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If untreated, glaucoma can lead to irreversible vision loss. A Columbia screening program is finding more people with the disease than expected.
An initiative led by a Columbia ophthalmologist seeks to improve the treatment of eye trauma, a serious but neglected condition second only to cataracts as the most common cause of visual impairment.
Steven E. Rosenberg, MD, an expert in strabismus and pediatric ophthalmology, joins Columbia.
- April 27, 2021
Residents of some NYC public housing developments can get free vision screening and eye exams in their building as part of a new study led by Columbia University’s Department of Ophthalmology.
- March 22, 2021
Treatments for a rare retinal disease may be on the horizon after a new study identifies gene variants that cause a metabolic deficiency in the eye.
- March 9, 2021
A clinical trial to test a gene therapy for some patients with dry age-related macular degeneration—a leading cause of blindness in the United States—is underway at Columbia and NewYork-Presbyterian.
- December 18, 2020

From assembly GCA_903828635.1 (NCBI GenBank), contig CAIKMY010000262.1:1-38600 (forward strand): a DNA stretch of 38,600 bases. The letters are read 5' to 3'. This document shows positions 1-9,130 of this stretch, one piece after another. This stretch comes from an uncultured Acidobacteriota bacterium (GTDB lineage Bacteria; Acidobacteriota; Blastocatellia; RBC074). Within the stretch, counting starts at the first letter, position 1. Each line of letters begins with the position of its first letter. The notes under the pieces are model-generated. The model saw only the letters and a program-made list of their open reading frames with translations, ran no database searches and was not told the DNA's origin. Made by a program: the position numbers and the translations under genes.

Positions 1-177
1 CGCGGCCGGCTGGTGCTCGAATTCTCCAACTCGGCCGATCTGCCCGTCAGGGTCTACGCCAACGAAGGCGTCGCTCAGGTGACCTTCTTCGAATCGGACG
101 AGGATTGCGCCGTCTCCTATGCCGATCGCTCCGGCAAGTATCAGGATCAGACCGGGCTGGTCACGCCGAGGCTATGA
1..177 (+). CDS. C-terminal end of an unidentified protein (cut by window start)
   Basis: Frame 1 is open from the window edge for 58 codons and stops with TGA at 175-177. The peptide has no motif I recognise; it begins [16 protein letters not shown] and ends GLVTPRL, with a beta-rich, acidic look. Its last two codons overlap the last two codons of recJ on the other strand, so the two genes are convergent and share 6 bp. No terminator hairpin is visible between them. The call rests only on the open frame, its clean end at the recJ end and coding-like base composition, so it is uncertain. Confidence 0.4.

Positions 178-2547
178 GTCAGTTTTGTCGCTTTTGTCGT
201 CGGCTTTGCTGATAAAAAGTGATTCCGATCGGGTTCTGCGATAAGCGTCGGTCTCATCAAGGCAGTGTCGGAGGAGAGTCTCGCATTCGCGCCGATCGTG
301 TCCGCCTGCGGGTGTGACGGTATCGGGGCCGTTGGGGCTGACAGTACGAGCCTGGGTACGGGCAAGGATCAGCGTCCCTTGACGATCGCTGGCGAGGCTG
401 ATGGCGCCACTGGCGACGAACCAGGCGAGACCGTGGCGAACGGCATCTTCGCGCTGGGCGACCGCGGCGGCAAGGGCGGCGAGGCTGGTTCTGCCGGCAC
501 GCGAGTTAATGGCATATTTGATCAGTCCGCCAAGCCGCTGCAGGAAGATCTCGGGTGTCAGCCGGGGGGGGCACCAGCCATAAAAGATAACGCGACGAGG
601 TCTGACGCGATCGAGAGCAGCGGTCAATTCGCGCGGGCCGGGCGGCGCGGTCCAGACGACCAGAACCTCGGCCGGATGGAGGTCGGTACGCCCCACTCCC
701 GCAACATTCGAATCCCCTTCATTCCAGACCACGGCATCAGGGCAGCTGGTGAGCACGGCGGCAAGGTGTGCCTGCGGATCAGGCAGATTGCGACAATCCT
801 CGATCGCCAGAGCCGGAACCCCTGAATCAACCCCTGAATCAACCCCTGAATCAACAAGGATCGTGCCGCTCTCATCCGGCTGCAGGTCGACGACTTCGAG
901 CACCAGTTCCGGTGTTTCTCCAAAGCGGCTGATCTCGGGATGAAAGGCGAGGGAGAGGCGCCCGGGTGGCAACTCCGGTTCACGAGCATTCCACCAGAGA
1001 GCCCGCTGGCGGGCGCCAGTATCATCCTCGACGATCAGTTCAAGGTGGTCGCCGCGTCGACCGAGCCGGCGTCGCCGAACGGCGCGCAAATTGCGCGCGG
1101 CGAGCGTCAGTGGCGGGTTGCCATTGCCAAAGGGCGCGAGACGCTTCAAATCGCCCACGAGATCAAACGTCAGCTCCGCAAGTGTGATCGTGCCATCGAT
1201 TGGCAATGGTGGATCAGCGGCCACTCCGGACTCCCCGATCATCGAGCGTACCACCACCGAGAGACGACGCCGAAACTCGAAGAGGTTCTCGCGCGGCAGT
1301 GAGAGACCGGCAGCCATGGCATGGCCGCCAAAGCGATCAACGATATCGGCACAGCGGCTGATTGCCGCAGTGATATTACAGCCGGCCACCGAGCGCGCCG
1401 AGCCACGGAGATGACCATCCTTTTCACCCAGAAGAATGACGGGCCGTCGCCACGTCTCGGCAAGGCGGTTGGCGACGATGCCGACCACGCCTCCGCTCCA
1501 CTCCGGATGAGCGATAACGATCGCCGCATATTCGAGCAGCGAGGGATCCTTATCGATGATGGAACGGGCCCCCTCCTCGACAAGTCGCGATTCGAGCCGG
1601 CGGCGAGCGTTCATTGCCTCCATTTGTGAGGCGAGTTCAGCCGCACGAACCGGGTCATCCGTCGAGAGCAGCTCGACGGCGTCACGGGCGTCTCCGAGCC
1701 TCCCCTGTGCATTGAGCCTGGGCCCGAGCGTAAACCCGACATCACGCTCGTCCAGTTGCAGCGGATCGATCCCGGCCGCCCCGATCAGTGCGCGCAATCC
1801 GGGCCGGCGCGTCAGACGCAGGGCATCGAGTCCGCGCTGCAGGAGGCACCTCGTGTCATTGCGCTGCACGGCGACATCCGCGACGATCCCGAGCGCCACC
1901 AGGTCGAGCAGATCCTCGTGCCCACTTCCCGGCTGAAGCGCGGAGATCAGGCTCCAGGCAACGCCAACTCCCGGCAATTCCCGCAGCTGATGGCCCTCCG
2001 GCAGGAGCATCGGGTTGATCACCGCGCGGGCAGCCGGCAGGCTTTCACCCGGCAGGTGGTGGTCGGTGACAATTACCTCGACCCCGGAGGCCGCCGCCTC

Simon John, PhD, professor of ophthalmology, has been awarded the Sanford and Susan Greenberg Visionary Prize for his research on glaucoma.
- August 3, 2020
New genetic and patient analyses suggest severe COVID is linked to overactive complement, one of the immune system’s oldest branches, and excess blood clotting.
- June 29, 2020
New eye drops could prevent vision loss after retinal vein occlusion, a major cause of blindness for millions of adults, a study by Columbia University researchers has found.
- November 8, 2019
Columbia researchers have found hundreds of genes linked to nearsightedness, and now they’re using the data to screen for new drugs that can safeguard sharp vision.
- January 18, 2019
Vagelos student Emery Jamerson’19 received the 2018 Dr. David K. McDonogh Scholarship in Ophthalmology/ENT, named for the first black Columbia-trained doctor in New York.
- November 15, 2018
The most common tests for glaucoma can underestimate the severity of the condition because they do not detect the presence of central vision loss, ophthalmologists at Columbia have found.